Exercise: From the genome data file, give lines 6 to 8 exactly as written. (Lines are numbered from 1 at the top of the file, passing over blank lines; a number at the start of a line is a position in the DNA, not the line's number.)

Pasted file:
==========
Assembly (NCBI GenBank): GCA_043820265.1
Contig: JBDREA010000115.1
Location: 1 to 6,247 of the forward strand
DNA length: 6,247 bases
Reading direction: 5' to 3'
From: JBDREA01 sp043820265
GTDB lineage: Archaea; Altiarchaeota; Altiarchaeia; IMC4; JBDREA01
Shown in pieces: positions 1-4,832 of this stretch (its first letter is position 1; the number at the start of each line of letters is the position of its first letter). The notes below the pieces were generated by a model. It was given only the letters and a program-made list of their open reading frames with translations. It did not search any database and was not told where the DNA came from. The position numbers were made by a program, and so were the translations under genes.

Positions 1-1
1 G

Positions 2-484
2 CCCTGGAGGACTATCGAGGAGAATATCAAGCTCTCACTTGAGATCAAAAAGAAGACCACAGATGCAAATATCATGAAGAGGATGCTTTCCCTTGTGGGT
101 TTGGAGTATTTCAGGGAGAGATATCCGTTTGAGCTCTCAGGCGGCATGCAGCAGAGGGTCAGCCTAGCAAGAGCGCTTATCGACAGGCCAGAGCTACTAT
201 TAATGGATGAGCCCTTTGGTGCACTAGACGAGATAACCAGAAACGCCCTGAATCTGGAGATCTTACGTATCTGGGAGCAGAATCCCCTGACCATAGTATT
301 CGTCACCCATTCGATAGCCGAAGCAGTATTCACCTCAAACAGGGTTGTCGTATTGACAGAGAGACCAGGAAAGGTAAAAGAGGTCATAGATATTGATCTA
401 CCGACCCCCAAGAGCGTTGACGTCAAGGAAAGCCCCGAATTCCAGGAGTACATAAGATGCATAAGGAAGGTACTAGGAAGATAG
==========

From: JBDREA01 sp043820265
GTDB lineage: Archaea; Altiarchaeota; Altiarchaeia; IMC4; JBDREA01
Shown in pieces: positions 1-4,832 of this stretch (its first letter is position 1; the number at the start of each line of letters is the position of its first letter). The notes below the pieces were generated by a model. It was given only the letters and a program-made list of their open reading frames with translations. It did not search any database and was not told where the DNA came from. The position numbers were made by a program, and so were the translations under genes.